Angelina Jolie says she underwent a preventive double mastectomy earlier this year after learning she carries a gene that increases her risk of developing breast cancer and ovarian cancer.
In a New York Times op-ed published late Monday, the 37-year-old Academy Award winner writes that after genetic testing she learned she carries the "faulty" BRCA1 gene.
The risk of developing cancer due to the gene varies, but Jolie says doctors estimated she had an 87 percent risk of breast cancer and a 50 percent risk of ovarian cancer.
Jolie, whose mother died from cancer, says she decided to have the preventive mastectomy to be "proactive" for the sake of her six children with her partner, Brad Pitt.
"My mother fought cancer for almost a decade and died at 56," Jolie writes. "She held out long enough to meet the first of her grandchildren and to hold them in her arms. But my other children will never have the chance to know her and experience how loving and gracious she was."
She said she has kept the process private so far, but wrote about with hopes of helping other women.
"I wanted to write this to tell other women that the decision to have a mastectomy was not easy," she writes. "But it is one I am very happy that I made. My chances of developing breast cancer have dropped from 87 percent to under 5 percent. I can tell my children that they don’t need to fear they will lose me to breast cancer."
She is anything but private in the details she provides, giving a step-by-step description of the procedures. She writes that between early February and late April she completed three months of surgical procedures to remove both breasts.
"My own process began on Feb. 2 with a procedure known as a `nipple delay,"' she writes, "which rules out disease in the breast ducts behind the nipple and draws extra blood flow to the area."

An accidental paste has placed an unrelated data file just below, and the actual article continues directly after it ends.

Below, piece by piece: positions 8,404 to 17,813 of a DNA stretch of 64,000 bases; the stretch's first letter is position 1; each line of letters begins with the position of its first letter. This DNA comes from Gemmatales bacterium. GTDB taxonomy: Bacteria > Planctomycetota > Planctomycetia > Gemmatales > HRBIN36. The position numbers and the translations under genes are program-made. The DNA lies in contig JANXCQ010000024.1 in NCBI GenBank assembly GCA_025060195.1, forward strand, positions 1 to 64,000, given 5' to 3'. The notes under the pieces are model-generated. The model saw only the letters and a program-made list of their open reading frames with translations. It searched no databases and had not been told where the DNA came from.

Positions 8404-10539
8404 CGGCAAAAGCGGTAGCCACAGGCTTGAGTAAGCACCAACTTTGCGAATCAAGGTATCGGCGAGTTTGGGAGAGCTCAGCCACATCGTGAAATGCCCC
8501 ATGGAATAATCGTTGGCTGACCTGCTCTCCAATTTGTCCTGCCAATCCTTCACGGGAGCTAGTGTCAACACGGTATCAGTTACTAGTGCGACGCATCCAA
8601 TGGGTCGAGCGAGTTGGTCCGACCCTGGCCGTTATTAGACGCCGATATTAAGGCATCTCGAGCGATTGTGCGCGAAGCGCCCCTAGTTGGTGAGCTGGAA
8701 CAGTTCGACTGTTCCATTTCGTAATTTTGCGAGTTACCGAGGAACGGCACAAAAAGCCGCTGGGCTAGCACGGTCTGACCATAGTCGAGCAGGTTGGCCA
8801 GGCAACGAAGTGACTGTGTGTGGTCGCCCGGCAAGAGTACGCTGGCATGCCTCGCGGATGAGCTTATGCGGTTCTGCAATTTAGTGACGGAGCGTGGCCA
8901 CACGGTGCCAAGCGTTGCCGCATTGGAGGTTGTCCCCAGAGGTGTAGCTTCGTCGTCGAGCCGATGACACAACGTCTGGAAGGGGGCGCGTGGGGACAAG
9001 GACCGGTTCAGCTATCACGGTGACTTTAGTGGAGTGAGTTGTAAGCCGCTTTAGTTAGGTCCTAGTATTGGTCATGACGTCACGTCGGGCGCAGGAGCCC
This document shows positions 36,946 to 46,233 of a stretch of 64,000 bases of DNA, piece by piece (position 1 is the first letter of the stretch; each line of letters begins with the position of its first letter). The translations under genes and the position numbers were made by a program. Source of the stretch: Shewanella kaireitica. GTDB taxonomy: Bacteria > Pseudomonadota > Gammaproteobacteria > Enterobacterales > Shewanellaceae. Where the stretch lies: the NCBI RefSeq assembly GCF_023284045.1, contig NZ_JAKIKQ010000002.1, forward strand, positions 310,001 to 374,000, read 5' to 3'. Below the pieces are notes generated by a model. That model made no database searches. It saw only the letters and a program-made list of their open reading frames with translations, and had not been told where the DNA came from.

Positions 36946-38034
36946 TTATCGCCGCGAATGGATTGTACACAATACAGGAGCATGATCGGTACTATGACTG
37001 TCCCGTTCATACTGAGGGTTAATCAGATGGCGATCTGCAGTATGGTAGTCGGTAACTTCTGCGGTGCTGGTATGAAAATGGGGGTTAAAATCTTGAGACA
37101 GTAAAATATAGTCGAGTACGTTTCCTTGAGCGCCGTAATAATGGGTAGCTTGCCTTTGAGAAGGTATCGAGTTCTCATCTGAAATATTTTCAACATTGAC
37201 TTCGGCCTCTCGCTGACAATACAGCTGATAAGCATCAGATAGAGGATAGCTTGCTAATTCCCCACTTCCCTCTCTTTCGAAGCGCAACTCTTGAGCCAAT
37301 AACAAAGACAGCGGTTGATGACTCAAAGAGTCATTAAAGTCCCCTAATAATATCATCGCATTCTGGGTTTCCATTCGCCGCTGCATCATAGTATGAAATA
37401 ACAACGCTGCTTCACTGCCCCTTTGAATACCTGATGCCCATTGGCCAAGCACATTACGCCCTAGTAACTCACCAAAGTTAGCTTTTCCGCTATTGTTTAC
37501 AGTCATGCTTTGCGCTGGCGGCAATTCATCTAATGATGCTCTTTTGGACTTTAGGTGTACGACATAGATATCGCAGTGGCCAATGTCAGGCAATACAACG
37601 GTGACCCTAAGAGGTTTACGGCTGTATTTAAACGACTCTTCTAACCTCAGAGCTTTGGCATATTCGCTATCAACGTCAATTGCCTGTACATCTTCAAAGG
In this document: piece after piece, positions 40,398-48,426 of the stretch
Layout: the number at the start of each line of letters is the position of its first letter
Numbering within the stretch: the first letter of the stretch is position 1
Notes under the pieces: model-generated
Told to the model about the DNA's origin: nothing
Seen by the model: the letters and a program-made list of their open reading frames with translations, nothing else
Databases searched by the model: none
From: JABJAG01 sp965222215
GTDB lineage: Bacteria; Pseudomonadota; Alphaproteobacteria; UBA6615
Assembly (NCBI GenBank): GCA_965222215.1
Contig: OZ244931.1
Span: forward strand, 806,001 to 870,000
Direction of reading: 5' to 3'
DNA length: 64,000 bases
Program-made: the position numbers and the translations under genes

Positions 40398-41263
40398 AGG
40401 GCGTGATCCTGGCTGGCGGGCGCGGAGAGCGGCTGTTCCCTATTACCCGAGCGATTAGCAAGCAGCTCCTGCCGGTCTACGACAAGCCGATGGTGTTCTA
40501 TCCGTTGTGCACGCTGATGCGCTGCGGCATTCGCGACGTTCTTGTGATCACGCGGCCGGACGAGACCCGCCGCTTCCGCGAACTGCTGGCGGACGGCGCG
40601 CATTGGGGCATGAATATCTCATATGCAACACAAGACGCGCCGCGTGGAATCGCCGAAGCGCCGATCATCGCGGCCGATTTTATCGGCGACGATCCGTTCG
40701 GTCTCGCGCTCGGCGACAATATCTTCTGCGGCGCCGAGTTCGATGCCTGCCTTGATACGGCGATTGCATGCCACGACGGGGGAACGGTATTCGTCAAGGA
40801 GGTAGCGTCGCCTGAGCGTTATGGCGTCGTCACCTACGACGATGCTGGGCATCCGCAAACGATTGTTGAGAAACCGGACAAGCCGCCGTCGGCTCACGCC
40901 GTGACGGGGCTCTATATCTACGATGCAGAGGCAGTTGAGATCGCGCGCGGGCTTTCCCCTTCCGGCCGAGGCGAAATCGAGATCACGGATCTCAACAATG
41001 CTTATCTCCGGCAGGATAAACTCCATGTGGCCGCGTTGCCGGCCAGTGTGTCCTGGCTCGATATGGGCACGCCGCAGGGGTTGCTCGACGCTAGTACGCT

She then describes the major surgery two weeks later where breast tissue was removed, saying it felt "like a scene out of a science-fiction film," then writes that nine weeks later she had a third surgery to reconstruct the breasts and receive implants."
Many women have chosen preventive mastectomy since genetic screening for breast cancer was developed, but the move and public announcement is unprecedented from a star so young and widely known as Jolie.
She briefly addresses the effects of the surgery on the idealized sexuality and iconic womanhood that have fueled her fame.
"I do not feel any less of a woman," Jolie writes. "I feel empowered that I made a strong choice that in no way diminishes my femininity."
She also wrote that Brad Pitt, her partner of eight years, was at the Pink Lotus Breast Center in Southern California for "every minute of the surgeries."
Jolie, daughter of Hollywood luminary Jon Voight, has appeared in dozens of films including 2010's "The Tourist" and "Salt," the "Tomb Raider" films, and 1999's "Girl, Interrupted," for which she won an Academy Award.
But she has appeared more often in the news in recent years for her power coupling with Pitt and her charitable work with refugees as a United Nations ambassador.